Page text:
3 minute read

I’m creating an R API wrapper around my state’s public transport service. To make life easier for the users, the responses from the API calls are parsed and returned as tibbles/data frames. To make life easier for me, I need to keep track of the API call behind each tibble. I do this by using the tibble::new_tibble() function to attach metadata to the tibble as attributes, and creating a custom print method to make the metadata visible.

First, the raw response from the API call is structured as a list:

response <- list(
    request = request_url_without_auth,
    retrieved = format(
      format = "%Y-%m-%d %H:%M:%OS %Z",
      tz = "Australia/Melbourne"
    status_code = status_code,
    content = content

Some other function will take the content in this list, process it, and create a parsed tibble. We hand this off to the tibble::new_tibble() function. Along with the new class name — “ptvapi” — we also attach the response metadata as attributes to the new tibble.

    nrow = nrow(parsed),
    class = "ptvapi",
    request = response$request,
    retrieved = response$retrieved,
    status_code = response$status_code,
    content = response$content

Let’s say we have a tibble flinders_departures created through this process. flinders_departures will have the following classes, in order: “ptvapi”, “tbl_df”, “tbl”, and “data.frame”.

For those who are unfamiliar to S3, some functions in R — like print(), summary() and predict() — are generics. When we call a generic, R will look through the classes of the argument to find the right method to call. When we call print(flinders_departures) (or, equivalently, enter flinders_departures at the console) R will first look for the print.ptvapi() method. If it can’t find that, it will move on to print.tbl_df(), and so on, until it tries print.default().

If I were to let R go through this method I would print flinders_departures without printing the metadata. So I created a simple way of printing out those attributes:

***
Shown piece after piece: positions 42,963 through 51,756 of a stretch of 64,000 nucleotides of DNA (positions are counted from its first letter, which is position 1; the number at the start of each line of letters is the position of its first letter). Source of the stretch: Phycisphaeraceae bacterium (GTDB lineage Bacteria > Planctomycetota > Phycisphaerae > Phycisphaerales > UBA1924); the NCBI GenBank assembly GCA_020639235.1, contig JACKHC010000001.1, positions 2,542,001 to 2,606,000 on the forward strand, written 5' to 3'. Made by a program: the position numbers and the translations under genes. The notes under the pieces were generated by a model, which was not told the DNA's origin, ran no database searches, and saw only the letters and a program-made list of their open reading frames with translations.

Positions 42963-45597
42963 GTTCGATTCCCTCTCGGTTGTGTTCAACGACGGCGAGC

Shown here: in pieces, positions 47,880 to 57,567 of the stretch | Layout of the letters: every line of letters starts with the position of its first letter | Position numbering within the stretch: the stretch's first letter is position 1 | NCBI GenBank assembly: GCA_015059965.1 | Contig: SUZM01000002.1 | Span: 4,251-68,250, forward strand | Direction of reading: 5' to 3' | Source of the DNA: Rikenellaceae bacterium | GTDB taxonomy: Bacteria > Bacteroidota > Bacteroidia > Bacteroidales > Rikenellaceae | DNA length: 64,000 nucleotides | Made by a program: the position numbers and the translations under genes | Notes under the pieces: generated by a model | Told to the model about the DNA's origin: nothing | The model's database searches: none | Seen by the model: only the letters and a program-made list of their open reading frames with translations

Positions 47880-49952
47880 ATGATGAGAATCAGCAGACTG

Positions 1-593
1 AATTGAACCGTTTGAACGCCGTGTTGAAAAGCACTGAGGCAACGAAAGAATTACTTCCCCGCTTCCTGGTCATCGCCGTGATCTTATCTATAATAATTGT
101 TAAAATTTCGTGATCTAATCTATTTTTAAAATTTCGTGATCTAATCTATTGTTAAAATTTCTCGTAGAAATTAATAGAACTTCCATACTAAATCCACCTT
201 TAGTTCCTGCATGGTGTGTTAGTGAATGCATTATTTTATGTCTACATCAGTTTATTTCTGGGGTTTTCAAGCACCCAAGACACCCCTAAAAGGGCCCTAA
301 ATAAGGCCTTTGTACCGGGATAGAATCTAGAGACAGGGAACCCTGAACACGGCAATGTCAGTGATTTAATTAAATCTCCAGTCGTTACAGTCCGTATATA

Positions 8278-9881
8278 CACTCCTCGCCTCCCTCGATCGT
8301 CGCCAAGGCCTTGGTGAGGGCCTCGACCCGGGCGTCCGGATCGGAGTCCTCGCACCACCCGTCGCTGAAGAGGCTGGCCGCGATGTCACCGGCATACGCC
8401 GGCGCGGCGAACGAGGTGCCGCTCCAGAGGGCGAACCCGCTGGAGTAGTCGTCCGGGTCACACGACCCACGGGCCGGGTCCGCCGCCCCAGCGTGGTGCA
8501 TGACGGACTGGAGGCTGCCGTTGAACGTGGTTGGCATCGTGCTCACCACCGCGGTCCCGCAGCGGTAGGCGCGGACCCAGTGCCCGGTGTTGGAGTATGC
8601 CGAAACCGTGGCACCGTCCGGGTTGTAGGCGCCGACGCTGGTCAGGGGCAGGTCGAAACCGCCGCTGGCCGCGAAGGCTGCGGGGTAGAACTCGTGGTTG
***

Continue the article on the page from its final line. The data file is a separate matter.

print.ptvapi <- function(x) {
  if (!is.null(attr(x, "request"))) {
    cat("Request:", attr(x, "request"), "\n")
  if (!is.null(attr(x, "retrieved"))) {
    cat("Retrieved:", attr(x, "retrieved"), "\n")
  if (!is.null(attr(x, "status_code"))) {
    cat("Status code:", attr(x, "status_code"), "\n")

This method will print out the attributes if they exist. NextMethod() will then make R go down the class chain, until it prints like a regular tibble. This is great for debugging. The response of the API call is (more or less) determined by the three attributes I specially print. So it makes life much easier for me to be able relate the parsed tibble to the API response.

> flinders_departures
Request: http://timetableapi.ptv.vic.gov.au/v3/departures/route_type/0/stop/1071?max_results=5&date_utc=2020-05-18T12:14:10&include_cancelled=false 
Retrieved: 2020-05-18 22:14:11 AEST 
Status code: 200 
# A tibble: 75 x 11
   direction_id stop_id route_id run_id platform_number at_platform departure_seque…
          <int>   <int>    <int>  <int> <chr>           <lgl>                  <int>
 1            5    1071        6 952531 9               FALSE                      0
 2            2    1071        3 953881 5               FALSE                      0
 3           13    1071       14 954655 4               FALSE                      0
 4            6    1071        7 950675 2               FALSE                      0
 5            9    1071        5 949763 1               FALSE                      0
 6           16    1071       17 954539 9               FALSE                      0
 7           11    1071       12 988175 13              FALSE                      0
 8           10    1071       11 952689 6               FALSE                      0
 9            8    1071        9 951849 3               FALSE                      0
10           14    1071       15 953653 4               FALSE                      0
# … with 65 more rows, and 4 more variables: scheduled_departure <dttm>,
#   estimated_departure <dttm>, flags <chr>, disruption_ids <list>

Most importantly, because I haven’t defined any methods like mutate.ptvapi(), every generic other than print() will treat this tibble as a tibble. So all of my data manipulation functions will ignore the metadata I’ve attached to this tibble.

A quick heads up: it’s not guaranteed that every function will preserve attributes. So after manipulation, the “ptvapi” class may be lost, along with the metadata. That’s fine for my purpose, but maybe not for yours.